Texas Heritage, Volume 2, Number 2, Spring 1985

"In a world struggling toward peace and
a universal humanitarian regard for
mankind, there is no place for an aloof or
exclusive institution."
Ima Hogg

vision of the Handbook of Texas will
include new entries on dozens of Texas
women and topics relating to women's
history.
"Isn't it great that all of these things are
just happening," said one young editor
at a meeting of historians discussing
the Handbook revisions.
Yes, it is wonderful.

quality of education for their children,
the safety of their neighborhoods, the
opportunities for happiness or fulfillment
and the enrichment of life for
others, as well as themselves.
If they saw a problem, they tried to
solve it. And if the solution to the
problem proved to be a contribution to
the well-being of others in their community,
and thus to their state, then so
much the better.
From around the turn of the century
until the early 1930's, Texas women
helped solve many of our state's public
problems-in education, prison reform,
child welfare, public health and
other areas. Although the deepening
depression in the 1930's and the total
absorption with the war effort in the
1940's reduced the numbers of women
who held public office in Texas and
limited their organized political involvement,
their public role did not
vanish.
Their work in vital local community
projects continued to enrich the lives
of millions of Texans over the years.
The tradition of active community involvement
remained vibrant. But it
took another thirty years for Texas
women to bounce back politically. By
1972, the League of Women Voters,
the Business and Professional Women,
the Texas Women's Political Caucus
and other women's organizations had
secured the passage of an equal rights
amendment to the state constitution by
a four-to-one margin among voters in a
statewide election. And the Texas Legislature
even ratified the controversial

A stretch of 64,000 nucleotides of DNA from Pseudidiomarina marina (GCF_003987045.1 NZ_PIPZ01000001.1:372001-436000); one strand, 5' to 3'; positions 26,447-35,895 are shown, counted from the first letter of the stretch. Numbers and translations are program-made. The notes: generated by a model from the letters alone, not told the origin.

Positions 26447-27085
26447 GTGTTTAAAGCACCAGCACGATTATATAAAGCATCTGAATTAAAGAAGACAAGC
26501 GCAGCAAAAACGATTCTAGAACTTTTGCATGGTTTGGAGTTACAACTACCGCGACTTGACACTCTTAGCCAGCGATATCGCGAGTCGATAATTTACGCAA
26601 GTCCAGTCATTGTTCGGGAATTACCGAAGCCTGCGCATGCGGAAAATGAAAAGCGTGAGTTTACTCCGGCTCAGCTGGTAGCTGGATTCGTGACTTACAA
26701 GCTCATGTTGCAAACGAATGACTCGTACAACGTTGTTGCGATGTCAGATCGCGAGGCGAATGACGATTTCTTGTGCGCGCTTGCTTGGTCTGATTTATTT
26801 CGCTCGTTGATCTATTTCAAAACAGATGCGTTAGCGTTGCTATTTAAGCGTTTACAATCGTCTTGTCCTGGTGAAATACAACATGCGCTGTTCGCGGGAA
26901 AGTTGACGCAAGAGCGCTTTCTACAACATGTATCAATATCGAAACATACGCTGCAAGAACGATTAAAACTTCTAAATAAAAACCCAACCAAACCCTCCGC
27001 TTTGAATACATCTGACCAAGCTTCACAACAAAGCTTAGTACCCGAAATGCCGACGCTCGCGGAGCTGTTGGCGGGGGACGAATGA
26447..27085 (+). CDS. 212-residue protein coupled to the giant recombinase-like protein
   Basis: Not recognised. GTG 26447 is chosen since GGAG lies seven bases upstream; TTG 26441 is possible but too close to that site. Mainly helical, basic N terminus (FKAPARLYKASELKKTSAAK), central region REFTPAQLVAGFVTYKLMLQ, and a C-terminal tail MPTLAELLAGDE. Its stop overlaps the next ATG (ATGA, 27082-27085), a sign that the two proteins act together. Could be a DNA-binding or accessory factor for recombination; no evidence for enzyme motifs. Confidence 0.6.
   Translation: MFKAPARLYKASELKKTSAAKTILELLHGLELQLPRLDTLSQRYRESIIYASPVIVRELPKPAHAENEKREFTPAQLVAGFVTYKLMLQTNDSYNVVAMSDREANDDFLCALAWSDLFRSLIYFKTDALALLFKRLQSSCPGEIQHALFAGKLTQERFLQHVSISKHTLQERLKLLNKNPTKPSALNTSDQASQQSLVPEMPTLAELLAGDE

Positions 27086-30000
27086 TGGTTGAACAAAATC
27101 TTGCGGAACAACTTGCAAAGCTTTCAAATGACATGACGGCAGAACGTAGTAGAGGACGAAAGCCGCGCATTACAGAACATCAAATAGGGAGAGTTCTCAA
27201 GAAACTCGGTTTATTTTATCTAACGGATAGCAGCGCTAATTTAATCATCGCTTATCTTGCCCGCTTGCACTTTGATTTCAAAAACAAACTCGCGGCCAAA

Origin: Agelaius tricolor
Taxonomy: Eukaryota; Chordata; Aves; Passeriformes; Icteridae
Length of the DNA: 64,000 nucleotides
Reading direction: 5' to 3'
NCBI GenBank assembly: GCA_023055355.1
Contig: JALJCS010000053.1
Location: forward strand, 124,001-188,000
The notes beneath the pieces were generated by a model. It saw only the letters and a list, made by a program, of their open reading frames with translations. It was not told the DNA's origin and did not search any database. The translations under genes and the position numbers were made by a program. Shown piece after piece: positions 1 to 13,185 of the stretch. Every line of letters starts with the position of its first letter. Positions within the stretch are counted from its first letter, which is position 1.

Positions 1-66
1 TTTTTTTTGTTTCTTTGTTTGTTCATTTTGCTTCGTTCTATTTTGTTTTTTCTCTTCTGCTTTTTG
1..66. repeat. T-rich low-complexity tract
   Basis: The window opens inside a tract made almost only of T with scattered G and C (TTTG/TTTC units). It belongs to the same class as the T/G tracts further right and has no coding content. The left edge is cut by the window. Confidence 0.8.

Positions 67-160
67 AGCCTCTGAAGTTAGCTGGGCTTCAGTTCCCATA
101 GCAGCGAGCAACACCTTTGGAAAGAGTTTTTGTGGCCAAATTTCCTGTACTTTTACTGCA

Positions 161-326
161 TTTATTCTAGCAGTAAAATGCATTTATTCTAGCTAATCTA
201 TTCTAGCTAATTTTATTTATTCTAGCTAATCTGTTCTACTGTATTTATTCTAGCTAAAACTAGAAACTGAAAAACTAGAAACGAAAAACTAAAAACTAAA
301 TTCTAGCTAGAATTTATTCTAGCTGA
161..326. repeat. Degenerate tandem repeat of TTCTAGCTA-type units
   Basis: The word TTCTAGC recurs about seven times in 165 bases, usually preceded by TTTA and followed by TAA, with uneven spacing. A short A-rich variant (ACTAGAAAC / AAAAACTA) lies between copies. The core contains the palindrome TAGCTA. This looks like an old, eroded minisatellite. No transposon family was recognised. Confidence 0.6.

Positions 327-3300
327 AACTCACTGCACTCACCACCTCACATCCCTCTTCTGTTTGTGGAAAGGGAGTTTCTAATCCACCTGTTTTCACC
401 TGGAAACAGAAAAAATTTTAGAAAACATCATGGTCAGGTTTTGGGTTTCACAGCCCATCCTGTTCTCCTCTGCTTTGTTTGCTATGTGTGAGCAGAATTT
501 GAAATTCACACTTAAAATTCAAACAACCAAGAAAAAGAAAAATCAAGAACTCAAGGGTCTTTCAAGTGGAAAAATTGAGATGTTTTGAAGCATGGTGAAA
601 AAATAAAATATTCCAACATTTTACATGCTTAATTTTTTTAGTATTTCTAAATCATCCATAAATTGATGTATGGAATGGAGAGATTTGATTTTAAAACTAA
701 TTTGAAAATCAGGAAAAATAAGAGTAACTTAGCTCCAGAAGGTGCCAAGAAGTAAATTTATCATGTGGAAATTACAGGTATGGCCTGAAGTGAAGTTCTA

federal ERA amendment as early as
1973.

Texas has always been ahead of many
other states in passing laws to secure
the rights of women, and in recognizing
and rewarding capable women who
sought public office, or who worked to
influence the political process. That,
no doubt, has almost as much to do
with the quality of Texas men as it does
with Texas women.
And what has allowed Texas men to be
visionary enough to accept and welcome
strong Texas women into Texas
public life?
"It's the memory of those strong grandmothers
and great aunts who did what
they had to do to survive," says Liz
Carpenter.

But no, it is not just happening.
It's been a long time coming. Helped
along, no doubt, by the popularity of
the Texas Women exhibit and the
genuine excitement generated by its
findings. Once this information about
women's role in Texas has finally been
publicized, it has become more and
more difficult for reputable historians
to ignore either the facts, or their probable
impact on our state.
Texas women's history is not necessarily
better than men's history. Women's
history is simply different. But to arrive
at an understanding of our entire
heritage as a people, it is necessary to
include the experiences of all of the
people. In Texas, we are at last beginning
to do just that.

Texas women have always worked side
by side with men-to survive and
thrive! And they had a great deal in
common.

Our history, now beginning to be fully
documented, shows that Texas women,
as well as Texas men, had extraordinary
qualities of leadership. They saw
a problem, figured out what could be
done and did what was necessary to
make life better.
What has been missing is women's
knowledge of the importance of the
role they have actually played in making
Texas what it is today. They have
assumed they had no history. Fortunately,
that is not true. Texas women's
history is now "in". Within the past
year, we have seen conferences, articles,
books, lectures and activities all
across the state which focus on the history
of women. Even the upcoming re

Mary Beth Rogers, Assistant Treasurer
for the State of Texas, was formerly
the Executive Director for the
Texas Foundation for Women's Resources.
Ms. Rogers served as Project
Director for the exhibition, Texas
Women, A Celebration of History.
This historical exhibition resultedfrom
three years of extensive research involving
hundreds of volunteers, museums
and private foundations. Ms.
Rogers is the author of the catalog for
this exhibition entitled, "Texas
Woman, A Celebration of History."
17

Texas Historical Foundation. Texas Heritage, Volume 2, Number 2, Spring 1985. Austin, Texas. The Portal to Texas History. http://texashistory.unt.edu/ark:/67531/metapth46809/. Accessed September 17, 2014.